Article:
Two Republicans charged in Ohio election fraud scheme — but they won anyway

Ohio men distribute phony sample ballots in local election. Republicans blame Democrats, somehow, for the charges

By Igor Derysh

Managing Editor

Published November 6, 2019 5:30PM (EST)

A woman places her ballot paper in the box during early voting  (Getty Images/Mark Ralston)
A woman places her ballot paper in the box during early voting (Getty Images/Mark Ralston)

Two Ohio Republicans have been charged with distributing phony sample ballots that investigators say were designed to trick voters.

Robert Landon, a Republican candidate in the Marion City auditor race, and John Matthews, a former Marion County Republican Party official, were both charged in the election fraud scheme, according to WSXY.

Landon admitted to distributing the phony ballots while Matthews produced them, the office of the Marion City law director told the outlet. Landon is also facing a second charge of imitating the board of directors, WSXY’s Ben Garbarek reported.

Preliminary results show that Landon won the race to become Marion City auditor with 53 percent of the vote, according to WSXY.

Under Ohio law, the charges come with a penalty of up to six months in jail and a fine up to $1,000.

Landon’s campaign distributed materials designed to look like real ballots. Sample ballots are supposed to be printed on colored paper to make clear they are not real ballots. The Landon campaign distributed sample ballots on white paper that looked very similar to genuine ballots.

The bottom of the document said, "paid by the Marion County Republican Party."

Matthews’ charge comes a year after the conclusion of his probation in another case. He pleaded guilty to theft in office in 2017 after he was charged with doing political work while supposedly working as the director of claims support for the Ohio Industrial Commission, which paid him more than $106,000 per year, The Columbus Dispatch reported.

Matthews was charged after investigators received a tip that he spent his workday at the commission “sleeping and fundraising” for then-Gov. John Kasich’s presidential campaign.

Investigators found that Matthews exchanged more than 500 calls and 1,200 text messages related to Republican politics during work hours. Matthews was fired and sentenced to probation, though he faced 30 months in prison.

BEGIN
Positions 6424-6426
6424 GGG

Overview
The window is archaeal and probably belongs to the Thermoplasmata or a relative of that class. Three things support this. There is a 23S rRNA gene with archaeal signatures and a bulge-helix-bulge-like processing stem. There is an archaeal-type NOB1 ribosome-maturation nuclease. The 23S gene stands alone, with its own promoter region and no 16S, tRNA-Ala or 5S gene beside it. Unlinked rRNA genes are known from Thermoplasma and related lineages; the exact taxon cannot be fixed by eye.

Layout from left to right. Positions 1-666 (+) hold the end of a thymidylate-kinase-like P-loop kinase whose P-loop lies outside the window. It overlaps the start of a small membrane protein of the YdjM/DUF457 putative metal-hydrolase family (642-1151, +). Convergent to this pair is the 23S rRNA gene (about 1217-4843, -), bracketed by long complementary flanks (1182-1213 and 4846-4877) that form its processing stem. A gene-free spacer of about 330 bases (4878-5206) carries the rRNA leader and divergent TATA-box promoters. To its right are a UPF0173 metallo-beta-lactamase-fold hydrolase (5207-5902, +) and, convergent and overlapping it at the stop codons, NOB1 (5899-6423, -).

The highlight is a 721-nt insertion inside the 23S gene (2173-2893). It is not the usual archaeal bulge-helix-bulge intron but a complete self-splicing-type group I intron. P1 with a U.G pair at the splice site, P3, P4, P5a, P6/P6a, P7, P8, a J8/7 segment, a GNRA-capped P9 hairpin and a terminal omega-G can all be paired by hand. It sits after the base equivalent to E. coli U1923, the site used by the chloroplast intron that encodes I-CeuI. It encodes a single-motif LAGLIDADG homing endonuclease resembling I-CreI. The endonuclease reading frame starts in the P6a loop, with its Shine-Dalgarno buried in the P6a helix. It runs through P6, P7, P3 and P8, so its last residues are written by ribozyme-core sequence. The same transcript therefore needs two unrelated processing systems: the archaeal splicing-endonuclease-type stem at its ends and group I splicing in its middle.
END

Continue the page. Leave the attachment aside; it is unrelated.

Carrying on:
As a result of the charge, Matthews lost his spot as a delegate for Kasich at the 2016 Republican National Convention in Cleveland. He was also forced to vacate his seat on the state Republican Party’s governing body and step down as chairman of the county Republican Party.

Despite the conviction, the county GOP came to Matthews’ defense when he re-emerged in politics as a volunteer for another candidate last year.

"He was the chair of the party for close to 12 years. He's learned a great deal in that," Marion County Republican Party chair Robert Schultz told the Marion Star in 2018. "I don't think what he did disqualifies him.”

Schultz defended Matthews again after the latest charge, accusing Marion Law Director Mark Russell, a Democrat, of political bias for announcing the charges on Election Day.

"I think it is a tremendous misjustice [sic] and it damages this community again dealing with politics, and it always seems to start with the Democrats," Schultz told the Marion Star, calling the timing of the charges “despicable.”

He did not comment on the actual charges against Matthews.

The charges sparked many barbed comments about President Trump’s baseless allegations of voter fraud aimed at Democrats. Earlier this year, a longtime Republican operative was charged with an election fraud scheme that invalidated the entire 2018 election in North Carolina’s 9th congressional district.

“For all the lies we've heard from [Trump] about voter fraud,” wrote Kurt Bardella, a former longtime Republican House aide who recently quit the party, “he has yet to say a word about Republican-voter fraud in OH or in NC.”

By Igor Derysh

Igor Derysh is Salon's managing editor. His work has also appeared in the Los Angeles Times, Chicago Tribune, Boston Herald and Baltimore Sun.

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